For four decades, U.S. Presidents have issued executive orders requiring agencies to conduct comprehensive regulatory impact analysis (RIA) for significant regulations to ensure that regulatory decisions solve social problems in a cost-beneficial manner. Yet experience demonstrates that agency RIAs often fail to live up to the standards enunciated in executive orders and Office of Management and Budget (OMB) guidance. The Office of Information and Regulatory Affairs (OIRA) oversees agency compliance with the executive orders, but OIRA is about half the size it was when it was established in 1980. Regulatory agency staff outnumber OIRA staff by a ratio of 3600 to 1. We suggest four managerial changes that could increase OIRA’s leverage: (1) Define what counts as success when an agency adopts a regulation and link this to the agency’s strategic goals, (2) Use budget recommendations to enforce analytical requirements and achievement of agencies’ Government Performance and Results Act (GPRA) objectives, (3) Combine regulatory budgets with agency budgets, and (4) Reward results, not activity.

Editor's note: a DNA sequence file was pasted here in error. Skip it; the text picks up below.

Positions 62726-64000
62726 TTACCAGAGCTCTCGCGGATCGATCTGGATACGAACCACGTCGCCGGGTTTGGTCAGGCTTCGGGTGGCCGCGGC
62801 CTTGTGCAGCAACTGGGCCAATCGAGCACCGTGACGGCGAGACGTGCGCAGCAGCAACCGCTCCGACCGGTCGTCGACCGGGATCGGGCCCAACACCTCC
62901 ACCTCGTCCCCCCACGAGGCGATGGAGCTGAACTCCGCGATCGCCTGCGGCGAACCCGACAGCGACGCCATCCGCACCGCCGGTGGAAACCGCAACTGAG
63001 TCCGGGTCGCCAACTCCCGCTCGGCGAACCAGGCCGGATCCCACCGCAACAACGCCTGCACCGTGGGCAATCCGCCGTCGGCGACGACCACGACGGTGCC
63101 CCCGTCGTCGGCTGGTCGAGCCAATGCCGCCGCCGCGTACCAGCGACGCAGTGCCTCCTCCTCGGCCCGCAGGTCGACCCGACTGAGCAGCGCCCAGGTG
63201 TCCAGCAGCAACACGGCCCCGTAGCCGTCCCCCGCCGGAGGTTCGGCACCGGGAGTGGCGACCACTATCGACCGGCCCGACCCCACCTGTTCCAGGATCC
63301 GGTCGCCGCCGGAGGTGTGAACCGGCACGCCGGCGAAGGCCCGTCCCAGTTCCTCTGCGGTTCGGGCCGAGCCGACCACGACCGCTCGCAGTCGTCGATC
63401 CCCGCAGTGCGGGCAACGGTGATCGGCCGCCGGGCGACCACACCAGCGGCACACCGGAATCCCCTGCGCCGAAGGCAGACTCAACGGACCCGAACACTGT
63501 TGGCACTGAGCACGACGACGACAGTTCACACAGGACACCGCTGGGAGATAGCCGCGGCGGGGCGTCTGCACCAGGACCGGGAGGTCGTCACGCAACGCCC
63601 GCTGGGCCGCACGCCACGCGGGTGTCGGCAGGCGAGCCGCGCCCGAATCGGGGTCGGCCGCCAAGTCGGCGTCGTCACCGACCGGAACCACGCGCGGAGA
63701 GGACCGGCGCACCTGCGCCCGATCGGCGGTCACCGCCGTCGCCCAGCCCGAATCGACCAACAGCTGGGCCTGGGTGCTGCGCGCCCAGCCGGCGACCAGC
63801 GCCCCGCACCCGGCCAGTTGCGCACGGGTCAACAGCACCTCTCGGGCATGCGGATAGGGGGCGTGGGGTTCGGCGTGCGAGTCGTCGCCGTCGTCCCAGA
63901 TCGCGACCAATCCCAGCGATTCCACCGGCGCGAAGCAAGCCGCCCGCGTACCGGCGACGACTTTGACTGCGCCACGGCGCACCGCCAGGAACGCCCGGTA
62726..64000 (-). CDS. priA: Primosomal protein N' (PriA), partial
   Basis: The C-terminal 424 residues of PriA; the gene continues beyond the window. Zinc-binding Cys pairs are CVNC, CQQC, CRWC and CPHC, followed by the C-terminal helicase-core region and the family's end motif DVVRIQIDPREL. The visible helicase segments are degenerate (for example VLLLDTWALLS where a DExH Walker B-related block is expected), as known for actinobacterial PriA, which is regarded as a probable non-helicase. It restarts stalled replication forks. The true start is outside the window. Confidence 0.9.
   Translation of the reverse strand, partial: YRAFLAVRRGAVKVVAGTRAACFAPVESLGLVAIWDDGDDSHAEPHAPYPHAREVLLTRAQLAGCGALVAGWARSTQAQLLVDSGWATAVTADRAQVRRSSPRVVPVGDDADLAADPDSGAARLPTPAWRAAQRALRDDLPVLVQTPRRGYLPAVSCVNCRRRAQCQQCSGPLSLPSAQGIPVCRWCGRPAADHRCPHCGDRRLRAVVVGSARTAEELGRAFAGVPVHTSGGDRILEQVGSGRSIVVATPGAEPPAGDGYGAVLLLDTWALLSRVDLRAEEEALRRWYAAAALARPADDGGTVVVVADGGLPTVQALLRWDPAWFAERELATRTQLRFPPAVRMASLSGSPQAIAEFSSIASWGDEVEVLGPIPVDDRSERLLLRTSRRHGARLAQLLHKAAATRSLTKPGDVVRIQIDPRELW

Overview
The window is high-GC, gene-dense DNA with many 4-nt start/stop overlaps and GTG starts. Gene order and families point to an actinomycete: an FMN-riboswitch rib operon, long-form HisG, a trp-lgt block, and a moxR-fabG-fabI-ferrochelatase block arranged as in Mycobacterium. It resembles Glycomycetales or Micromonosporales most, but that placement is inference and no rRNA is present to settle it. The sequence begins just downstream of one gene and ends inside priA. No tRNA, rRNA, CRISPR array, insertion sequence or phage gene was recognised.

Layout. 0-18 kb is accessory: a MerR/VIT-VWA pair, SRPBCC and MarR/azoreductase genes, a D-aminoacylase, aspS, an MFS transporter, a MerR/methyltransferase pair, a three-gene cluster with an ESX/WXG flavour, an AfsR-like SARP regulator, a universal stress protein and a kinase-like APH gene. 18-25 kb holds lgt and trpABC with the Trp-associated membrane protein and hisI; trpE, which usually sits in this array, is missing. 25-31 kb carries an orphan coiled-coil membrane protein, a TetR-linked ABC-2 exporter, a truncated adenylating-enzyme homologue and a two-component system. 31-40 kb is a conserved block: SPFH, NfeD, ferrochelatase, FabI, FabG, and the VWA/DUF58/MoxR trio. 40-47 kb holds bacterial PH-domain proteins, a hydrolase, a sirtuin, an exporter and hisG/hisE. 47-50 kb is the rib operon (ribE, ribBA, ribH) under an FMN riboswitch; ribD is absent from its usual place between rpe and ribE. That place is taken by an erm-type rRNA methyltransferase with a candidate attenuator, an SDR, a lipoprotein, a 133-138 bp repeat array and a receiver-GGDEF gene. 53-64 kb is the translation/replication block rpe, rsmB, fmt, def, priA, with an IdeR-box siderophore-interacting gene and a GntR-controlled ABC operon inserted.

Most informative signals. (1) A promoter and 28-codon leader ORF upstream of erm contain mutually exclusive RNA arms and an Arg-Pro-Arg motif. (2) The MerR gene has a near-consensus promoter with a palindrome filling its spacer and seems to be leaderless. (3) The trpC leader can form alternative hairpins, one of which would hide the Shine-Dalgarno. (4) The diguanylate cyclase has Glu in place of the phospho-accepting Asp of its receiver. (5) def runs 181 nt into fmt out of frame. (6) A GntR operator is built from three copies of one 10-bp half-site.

Jerry Ellig & Richard Williams,
David versus Godzilla: Bigger Stones,
Dick. L. Rev.
Available at: https://ideas.dickinsonlaw.psu.edu/dlr/vol125/iss1/3
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